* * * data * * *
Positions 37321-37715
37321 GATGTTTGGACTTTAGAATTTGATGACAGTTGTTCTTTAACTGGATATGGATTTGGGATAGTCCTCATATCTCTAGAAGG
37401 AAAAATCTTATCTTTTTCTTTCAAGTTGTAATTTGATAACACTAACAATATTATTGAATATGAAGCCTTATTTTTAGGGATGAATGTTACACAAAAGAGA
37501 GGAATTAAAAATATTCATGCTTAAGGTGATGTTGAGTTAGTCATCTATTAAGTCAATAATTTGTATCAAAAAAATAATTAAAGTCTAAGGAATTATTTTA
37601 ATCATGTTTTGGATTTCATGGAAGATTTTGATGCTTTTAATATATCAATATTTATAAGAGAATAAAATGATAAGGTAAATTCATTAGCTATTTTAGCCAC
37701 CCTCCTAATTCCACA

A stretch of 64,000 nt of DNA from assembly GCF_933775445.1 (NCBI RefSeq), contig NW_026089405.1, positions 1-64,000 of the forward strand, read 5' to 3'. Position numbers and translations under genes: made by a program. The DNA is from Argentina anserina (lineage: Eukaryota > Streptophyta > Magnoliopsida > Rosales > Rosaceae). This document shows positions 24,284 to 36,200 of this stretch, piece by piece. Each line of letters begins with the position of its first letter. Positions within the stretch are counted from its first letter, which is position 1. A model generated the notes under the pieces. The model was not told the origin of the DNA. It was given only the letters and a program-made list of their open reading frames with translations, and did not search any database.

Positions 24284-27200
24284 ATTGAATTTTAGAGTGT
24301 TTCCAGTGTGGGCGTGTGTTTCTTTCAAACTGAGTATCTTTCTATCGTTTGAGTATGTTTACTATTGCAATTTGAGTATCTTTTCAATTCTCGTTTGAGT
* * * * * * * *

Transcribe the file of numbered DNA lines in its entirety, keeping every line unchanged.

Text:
Positions 37321-37715
37321 GATGTTTGGACTTTAGAATTTGATGACAGTTGTTCTTTAACTGGATATGGATTTGGGATAGTCCTCATATCTCTAGAAGG
37401 AAAAATCTTATCTTTTTCTTTCAAGTTGTAATTTGATAACACTAACAATATTATTGAATATGAAGCCTTATTTTTAGGGATGAATGTTACACAAAAGAGA
37501 GGAATTAAAAATATTCATGCTTAAGGTGATGTTGAGTTAGTCATCTATTAAGTCAATAATTTGTATCAAAAAAATAATTAAAGTCTAAGGAATTATTTTA
37601 ATCATGTTTTGGATTTCATGGAAGATTTTGATGCTTTTAATATATCAATATTTATAAGAGAATAAAATGATAAGGTAAATTCATTAGCTATTTTAGCCAC
37701 CCTCCTAATTCCACA

A stretch of 64,000 nt of DNA from assembly GCF_933775445.1 (NCBI RefSeq), contig NW_026089405.1, positions 1-64,000 of the forward strand, read 5' to 3'. Position numbers and translations under genes: made by a program. The DNA is from Argentina anserina (lineage: Eukaryota > Streptophyta > Magnoliopsida > Rosales > Rosaceae). This document shows positions 24,284 to 36,200 of this stretch, piece by piece. Each line of letters begins with the position of its first letter. Positions within the stretch are counted from its first letter, which is position 1. A model generated the notes under the pieces. The model was not told the origin of the DNA. It was given only the letters and a program-made list of their open reading frames with translations, and did not search any database.

Positions 24284-27200
24284 ATTGAATTTTAGAGTGT
24301 TTCCAGTGTGGGCGTGTGTTTCTTTCAAACTGAGTATCTTTCTATCGTTTGAGTATGTTTACTATTGCAATTTGAGTATCTTTTCAATTCTCGTTTGAGT